“We got to know a lot of kids that way and we knew a lot of hockey players from selling them their equipment and repairing their skates,” recalled Judy. “There was one hockey player, a Canadian, who broke his skates so many times Mayfred got sick of repairing them. So Mayfred sat him down and taught him how to repair his own shoes.”

For the average Colgate student years ago, John’s Shoe Shop was a regular stop downtown and many dropped in just to sit around and chat about sports. Business from Colgate students has certainly dropped off since earlier days. “It wasn’t because the girls came,” explained Judy, “that didn’t change things – we actually got more business when the girls came. It’s more that you’ve got Ebay now and the internet. The kids still buy darts and ping pong balls, but it isn’t the same.”

It will probably be the Hamiltonians who will miss it most. “We bought everything there for the kids from mittens and hats, to boots and hockey equipment,” recalls Judy Fisher who works at Colgate Career Services. “If we didn’t have that place, I don’t think we ever would have made it. They let you pay as you go and even when you tried to pay your bill, they’d ask, ‘are you sure you want to pay it now?’ I’m sure a lot of people around here would have had a hard time making it without them.”

That is the kind of shop Mayfred and Judy own, the kind of shop that seems to be going out of business everywhere. Hamiltonians will surely miss Judy and Mayfred stopping them on the street to tell them about a new pair of boots that they might like. Many current Colgate students have probably never taken notice of the quaint store between Julie’s Curtain Call and BLANK, with the withered, handwritten sale signs and shoes lining the sidewalk during open hours and tolerable weather. For those of us who have perused the chaos of John’s Shoe Shop and perhaps purchased a pair of five dollar sandals, roller skates, ping pong ball or even had a pair of shoes repaired by Mayfred’s nimble hands, we will miss John’s Shoe Shop. It is one of the last relics of a lost era when customers and shopkeeper knew each other’s names, each other’s family history and forgave a bill for as long as necessary, knowing payment would come when it came.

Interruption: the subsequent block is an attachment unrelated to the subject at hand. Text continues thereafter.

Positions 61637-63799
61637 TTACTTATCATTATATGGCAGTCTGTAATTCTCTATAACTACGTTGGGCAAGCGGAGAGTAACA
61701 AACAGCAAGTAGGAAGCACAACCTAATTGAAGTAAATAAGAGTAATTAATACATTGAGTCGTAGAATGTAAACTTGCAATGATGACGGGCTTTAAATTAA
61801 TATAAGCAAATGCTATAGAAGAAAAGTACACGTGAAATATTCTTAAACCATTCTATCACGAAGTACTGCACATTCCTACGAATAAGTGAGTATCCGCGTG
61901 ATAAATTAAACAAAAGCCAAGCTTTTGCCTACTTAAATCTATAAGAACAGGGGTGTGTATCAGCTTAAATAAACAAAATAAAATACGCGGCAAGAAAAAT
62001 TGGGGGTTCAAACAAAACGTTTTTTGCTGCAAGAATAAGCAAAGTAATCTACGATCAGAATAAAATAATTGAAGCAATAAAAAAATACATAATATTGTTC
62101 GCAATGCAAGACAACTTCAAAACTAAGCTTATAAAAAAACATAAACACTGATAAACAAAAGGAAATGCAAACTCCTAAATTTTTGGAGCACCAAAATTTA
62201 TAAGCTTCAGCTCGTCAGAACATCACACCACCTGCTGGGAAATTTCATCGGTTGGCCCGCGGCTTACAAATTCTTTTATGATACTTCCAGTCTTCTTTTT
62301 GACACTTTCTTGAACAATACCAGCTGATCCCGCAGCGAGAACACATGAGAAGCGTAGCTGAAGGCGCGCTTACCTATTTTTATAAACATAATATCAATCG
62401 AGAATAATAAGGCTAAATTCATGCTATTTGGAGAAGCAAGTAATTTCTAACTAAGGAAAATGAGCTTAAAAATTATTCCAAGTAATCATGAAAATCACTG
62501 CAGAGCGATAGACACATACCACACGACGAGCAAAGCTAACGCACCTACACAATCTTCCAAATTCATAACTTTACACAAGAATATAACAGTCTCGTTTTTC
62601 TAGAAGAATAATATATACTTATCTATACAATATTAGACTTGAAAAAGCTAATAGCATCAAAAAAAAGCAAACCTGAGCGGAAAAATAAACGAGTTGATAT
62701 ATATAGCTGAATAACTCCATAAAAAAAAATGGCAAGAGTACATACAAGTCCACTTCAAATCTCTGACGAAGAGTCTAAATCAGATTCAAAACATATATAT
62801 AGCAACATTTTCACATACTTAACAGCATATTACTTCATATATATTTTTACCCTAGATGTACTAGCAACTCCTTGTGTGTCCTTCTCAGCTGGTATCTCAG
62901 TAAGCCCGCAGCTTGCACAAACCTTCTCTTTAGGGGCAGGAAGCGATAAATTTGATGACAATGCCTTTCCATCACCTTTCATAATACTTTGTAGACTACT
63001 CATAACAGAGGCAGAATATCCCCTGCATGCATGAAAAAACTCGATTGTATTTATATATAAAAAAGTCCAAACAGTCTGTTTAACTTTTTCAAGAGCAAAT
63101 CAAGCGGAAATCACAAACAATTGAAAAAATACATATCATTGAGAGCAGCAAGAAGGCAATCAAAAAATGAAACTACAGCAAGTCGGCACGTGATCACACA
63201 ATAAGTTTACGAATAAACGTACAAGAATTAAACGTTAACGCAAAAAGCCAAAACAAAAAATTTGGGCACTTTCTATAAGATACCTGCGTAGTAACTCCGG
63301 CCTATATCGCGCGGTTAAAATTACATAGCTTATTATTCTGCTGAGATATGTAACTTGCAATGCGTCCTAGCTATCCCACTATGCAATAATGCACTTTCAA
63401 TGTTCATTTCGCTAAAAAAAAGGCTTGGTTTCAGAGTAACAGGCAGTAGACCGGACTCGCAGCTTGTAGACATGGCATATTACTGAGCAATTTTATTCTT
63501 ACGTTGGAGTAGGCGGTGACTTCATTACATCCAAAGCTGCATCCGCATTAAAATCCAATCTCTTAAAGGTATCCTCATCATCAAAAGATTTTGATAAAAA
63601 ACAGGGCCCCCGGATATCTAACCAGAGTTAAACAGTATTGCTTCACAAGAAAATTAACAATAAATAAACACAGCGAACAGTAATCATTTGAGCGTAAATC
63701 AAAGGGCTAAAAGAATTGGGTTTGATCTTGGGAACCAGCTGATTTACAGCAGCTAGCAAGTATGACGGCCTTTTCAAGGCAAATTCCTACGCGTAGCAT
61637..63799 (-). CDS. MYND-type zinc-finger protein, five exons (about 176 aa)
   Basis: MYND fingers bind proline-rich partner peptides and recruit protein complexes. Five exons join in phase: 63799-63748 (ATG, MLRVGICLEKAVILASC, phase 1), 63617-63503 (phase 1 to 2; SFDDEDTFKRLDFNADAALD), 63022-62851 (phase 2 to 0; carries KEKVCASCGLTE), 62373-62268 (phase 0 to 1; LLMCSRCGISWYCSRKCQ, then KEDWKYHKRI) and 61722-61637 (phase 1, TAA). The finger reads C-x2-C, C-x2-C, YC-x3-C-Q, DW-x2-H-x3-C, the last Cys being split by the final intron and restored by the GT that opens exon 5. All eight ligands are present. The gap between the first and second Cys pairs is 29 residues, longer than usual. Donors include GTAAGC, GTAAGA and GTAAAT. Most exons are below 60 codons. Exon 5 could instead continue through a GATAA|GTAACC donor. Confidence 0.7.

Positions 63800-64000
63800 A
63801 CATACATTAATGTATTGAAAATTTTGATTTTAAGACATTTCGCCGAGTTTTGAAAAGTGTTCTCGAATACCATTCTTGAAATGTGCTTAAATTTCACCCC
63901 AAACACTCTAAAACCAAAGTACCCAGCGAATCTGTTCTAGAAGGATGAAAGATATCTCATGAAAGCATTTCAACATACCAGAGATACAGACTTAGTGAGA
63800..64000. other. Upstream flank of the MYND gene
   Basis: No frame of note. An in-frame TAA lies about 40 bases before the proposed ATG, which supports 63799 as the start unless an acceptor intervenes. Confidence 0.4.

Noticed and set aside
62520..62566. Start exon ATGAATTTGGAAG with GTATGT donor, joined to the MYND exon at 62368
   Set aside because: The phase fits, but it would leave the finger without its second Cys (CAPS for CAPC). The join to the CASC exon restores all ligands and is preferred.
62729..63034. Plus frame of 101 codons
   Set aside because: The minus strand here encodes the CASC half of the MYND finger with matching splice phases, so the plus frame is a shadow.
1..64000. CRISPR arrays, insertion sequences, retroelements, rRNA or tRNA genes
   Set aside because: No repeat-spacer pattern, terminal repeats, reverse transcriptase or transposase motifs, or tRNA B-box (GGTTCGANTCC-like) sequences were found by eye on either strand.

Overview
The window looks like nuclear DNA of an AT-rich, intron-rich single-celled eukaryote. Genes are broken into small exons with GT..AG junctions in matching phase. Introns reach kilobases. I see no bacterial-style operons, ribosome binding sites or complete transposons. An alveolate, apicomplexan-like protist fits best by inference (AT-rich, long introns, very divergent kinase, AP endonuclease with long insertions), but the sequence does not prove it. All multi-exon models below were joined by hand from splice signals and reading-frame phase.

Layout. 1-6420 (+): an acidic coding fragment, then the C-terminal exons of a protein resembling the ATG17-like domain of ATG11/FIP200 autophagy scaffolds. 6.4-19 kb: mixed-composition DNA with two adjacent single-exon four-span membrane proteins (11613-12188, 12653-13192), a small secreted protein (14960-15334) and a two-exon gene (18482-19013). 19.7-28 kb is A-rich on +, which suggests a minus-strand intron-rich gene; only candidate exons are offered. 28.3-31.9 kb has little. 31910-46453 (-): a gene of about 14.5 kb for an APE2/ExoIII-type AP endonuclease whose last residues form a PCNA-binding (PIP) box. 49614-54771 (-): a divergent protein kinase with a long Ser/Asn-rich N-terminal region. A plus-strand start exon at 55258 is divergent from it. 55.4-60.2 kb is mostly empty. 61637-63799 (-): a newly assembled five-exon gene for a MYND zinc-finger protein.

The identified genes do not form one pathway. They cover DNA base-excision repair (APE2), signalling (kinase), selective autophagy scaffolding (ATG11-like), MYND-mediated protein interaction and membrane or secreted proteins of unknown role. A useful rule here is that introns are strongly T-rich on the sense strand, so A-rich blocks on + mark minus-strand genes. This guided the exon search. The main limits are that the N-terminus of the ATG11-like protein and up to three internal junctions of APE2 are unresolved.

By mid December, Mayfred and Judy Plesniarski will be enjoying a well-deserved, long awaited retirement by taking a vacation basking in the sun of warmer climates, perhaps. The building escaped the grasp of Colgate and was purchased by Ed Audi, Colgate alumnus and owner of Stickley Furniture in Fayetteville.

First-year Natali Plenarski, Colgate field hockey player and granddaughter of Judy and Mayfred, remembers growing up in the store, playing pool in the basement, and getting her shoes there since she was a baby. “I hate to see it change,” she says, “but I am glad for my grandparents that they will have more time to enjoy their lives. I love them very much.”

For those who will miss the shop, one can travel a tad north to Richmond, Vermont – twenty minutes south of Burlington – where daughter Cindy carries on the family tradition at her own store called, quite naturally, John’s Shoe Shop North.